A different group of talented people, who like to be much more secretive than I am, sparked my interest in urban exploration. Bennett, a close friend of mine, was rekindling his love for photography and he joined his hatred for pigeons to my love for asbestos pretty quickly.

Speaking for myself, I'm from old Europe. I grew up surrounded by very old houses and the occasional ruin. This is something I miss, the weight of time, the way it alters what's around us. I like to look at an abandoned building as a lost vessel that holds memories. Most of the time such buildings survive us, laughing at a fire, even. Occasionally they fall hard and are reclaimed by nature or man.

I'm writing this email from France, sitting in a 600-year old cold, cold house. It is difficult not to feel small in that respect, yet thankful to share the same historical space as so many generations before (and giant spiders). The US is a younger country but I'm certainly interested in learning about it. I guess visiting these old buildings is my way to get closer to local history, in the flesh.

Many of the places we visited feel like they had been occupied a week before. Chairs, desks, files, toys, folders, a can of soup, a last cup of coffee -- a lot was left behind. These objects are now self-sufficient. They exist without us and there is a quality to that. I like to wonder who left them, too. Why was it so sudden? Who was the last person to flip the switch and how did he feel about it? I try to provide a glimpse into this world of chaos and decay before it inevitably gives way to something completely different old or new. Every now and then it echoes far and wide and we receive touching comments from people who inhabited these places. The Starlite Theather in Latham comes to mind, of course, but the same holds true for the many factories we have visited, too. I was sent sincere messages from workers reminiscing difficult times at the Cayadutta Tanning in Gloversville, and the First Prize Center in Albany. Beyond my own interest, knowing that such photos can bring back these memories and emotions is a great incentive.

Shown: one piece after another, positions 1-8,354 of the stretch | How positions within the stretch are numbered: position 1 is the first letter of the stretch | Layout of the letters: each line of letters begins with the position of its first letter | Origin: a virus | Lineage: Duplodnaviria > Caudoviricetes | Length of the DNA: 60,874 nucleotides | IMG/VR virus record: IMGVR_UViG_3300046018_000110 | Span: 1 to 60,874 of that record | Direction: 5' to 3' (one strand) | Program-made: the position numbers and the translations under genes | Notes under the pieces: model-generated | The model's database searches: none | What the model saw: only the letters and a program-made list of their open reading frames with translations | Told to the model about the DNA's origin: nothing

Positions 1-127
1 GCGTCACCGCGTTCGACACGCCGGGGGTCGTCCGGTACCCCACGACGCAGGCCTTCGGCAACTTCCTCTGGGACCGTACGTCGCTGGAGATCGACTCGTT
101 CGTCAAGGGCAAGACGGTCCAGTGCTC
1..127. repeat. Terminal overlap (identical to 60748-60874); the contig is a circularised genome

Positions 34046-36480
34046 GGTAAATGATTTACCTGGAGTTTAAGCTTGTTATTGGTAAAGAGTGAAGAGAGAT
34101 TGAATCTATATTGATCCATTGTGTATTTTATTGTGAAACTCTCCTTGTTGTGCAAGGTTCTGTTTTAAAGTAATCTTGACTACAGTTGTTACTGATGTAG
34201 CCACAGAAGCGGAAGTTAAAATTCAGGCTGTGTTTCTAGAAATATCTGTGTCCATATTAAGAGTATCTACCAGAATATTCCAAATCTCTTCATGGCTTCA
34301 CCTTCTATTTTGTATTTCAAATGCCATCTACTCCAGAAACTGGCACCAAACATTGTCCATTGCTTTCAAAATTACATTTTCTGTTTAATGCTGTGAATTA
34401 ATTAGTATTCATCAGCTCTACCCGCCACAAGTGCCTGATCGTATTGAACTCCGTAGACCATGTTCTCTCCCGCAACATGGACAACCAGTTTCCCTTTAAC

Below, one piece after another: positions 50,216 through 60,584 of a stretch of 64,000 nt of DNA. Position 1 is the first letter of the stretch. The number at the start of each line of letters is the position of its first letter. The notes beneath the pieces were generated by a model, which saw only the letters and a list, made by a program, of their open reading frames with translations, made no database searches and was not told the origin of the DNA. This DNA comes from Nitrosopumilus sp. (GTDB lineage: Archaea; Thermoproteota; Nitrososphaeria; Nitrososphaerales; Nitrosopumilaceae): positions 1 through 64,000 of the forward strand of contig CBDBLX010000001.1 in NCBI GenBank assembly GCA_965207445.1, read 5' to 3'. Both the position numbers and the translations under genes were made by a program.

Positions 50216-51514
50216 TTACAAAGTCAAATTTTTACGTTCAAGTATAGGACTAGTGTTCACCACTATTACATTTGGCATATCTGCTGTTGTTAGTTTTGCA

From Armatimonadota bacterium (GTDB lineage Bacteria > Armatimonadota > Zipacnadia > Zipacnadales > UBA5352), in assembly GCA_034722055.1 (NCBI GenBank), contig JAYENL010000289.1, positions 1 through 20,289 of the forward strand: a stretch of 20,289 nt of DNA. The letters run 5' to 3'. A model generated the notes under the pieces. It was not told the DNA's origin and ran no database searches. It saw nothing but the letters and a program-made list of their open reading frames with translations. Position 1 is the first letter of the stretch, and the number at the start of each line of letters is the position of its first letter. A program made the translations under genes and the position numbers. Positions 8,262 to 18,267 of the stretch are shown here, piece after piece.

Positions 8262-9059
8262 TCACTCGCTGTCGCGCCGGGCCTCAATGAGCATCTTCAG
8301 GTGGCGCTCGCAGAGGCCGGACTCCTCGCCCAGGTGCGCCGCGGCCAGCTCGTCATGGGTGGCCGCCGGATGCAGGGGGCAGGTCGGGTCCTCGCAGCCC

Your photos from Central Warehouse quickly became part of the story when it caught on fire. You say you feel a certain connection to that building. Why?

The Central Warehouse was the first abandoned building I explored with my own camera, back in March 2009. A humongous chunk of concrete unlike I had ever seen in France. I experienced a true sense of exploration and excitement there, not unlike exploring an ancient tomb.

I brought back eerie pictures and a thirst for more. These photos opened many doors for me. Truth is, I owe a lot of our later adventures, the show at UG and even the book, to my trips to the warehouse.

You can't really say it's a beautiful building, but it feels almost dignified to me, after all these years. It was also symbolic of the situation of many similar abandoned places. Known by many, hard to miss, dissed by government officers, too expensive to destroy, too expensive to rehabilitate, what shall we do with them? The pictures I take are not entirely about nostalgia. They may feel like they are looking at the past but they are actually anchored and focused on the present, asking, in a way, "What now?"